We have been aspirating cerebro-spinal fluid every other day. Baby S finds this painful and lately, she has become upset when we prepare her for the aspiration. The head Haitian nurse was clear in her her assessment of the wails that Baby S let out when we swabbed her head with an antiseptic solution: Baby S knew what was coming, and that was a sign of intelligence. Pain response is a fairly primitive reflex, but memory and anticipation are something else.

There is no certainty about Baby S's prognosis or about her potential. At this point, many minds are burdened with the knowledge that the decisions they make today, will affect Baby S's tomorrow. Please pray that God will imbue all those who consider Baby S's case, with the knowledge and the wisdom they need to make the decision that is in her best interests. Please also pray that optimism will thrive, and realism will not lead to unfounded doubt, or to despair.

Sunday, 14 June 2009

A Sick Baby

One of our smallest babies in the NICU spiked a fever last weekend. By Monday he was showing signs of pain and respiratory distress. His lungs sounded good but he needed oxygen. We were not sure what was making him sick so we started him on a broad-spectrum antibiotic and gave regular medications to control the pain and fever. Since he didn't want to feed, we put an IV line in and gave him fluids through it.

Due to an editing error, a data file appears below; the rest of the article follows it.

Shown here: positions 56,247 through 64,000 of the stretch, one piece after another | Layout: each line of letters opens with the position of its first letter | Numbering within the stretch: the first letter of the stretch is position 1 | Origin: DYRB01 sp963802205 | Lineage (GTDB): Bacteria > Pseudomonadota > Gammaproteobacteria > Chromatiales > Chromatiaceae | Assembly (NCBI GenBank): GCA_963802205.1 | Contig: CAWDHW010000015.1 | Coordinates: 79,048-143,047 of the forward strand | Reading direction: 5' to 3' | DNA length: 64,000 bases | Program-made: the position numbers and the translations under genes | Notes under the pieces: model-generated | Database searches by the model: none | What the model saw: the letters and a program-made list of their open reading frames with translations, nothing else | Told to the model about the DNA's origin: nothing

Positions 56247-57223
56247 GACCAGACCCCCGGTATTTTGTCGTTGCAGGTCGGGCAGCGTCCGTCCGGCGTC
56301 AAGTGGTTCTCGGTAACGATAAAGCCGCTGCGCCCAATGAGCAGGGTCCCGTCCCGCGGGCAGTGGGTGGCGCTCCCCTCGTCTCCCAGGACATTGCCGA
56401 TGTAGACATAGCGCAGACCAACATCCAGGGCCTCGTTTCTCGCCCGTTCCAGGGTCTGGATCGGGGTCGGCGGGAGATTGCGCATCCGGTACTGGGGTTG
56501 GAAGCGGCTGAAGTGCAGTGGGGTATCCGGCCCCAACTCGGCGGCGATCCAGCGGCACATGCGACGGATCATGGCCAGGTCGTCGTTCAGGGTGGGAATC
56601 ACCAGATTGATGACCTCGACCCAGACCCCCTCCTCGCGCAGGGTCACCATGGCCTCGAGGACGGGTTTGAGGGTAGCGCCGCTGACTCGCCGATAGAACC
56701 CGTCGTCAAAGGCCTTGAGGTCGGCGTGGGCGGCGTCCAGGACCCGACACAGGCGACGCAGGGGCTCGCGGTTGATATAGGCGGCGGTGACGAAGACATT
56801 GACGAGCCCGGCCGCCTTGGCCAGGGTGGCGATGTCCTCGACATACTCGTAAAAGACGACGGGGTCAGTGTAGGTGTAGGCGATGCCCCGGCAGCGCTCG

Over the days that followed, this angel stared up at us from his crib with wide eyes. I need to tell you something and you have to act on it, those eyes seemed to say. We all wished that we could understand.

On Thursday night he became very sick with a high fever and a very fast heart rate. It became apparent that he has a bad case of gastroenteritis that had caused some ulceration in his gut. We gave emergency treatment and called a paediatrician for advice. All the while those huge eyes were boring into us. You are grown-ups. Make it go away!

If only, we grown-up's had that kind of power. We are thankful to be able to give our angel the most appropriate antibiotics for his condition and that we have the anti-acid medications he needs to heal his gut. We can give oxygen, IV's and painkillers to support him but it is going to take time for him to get better. Of course, at just 3 months old, he doesn't understand that.

Our angel is stable and comfortable, but I will feel more confident about his recovery when I see a smile. I think we all will. While we anxiously wait for and try to coax that smile, we pray.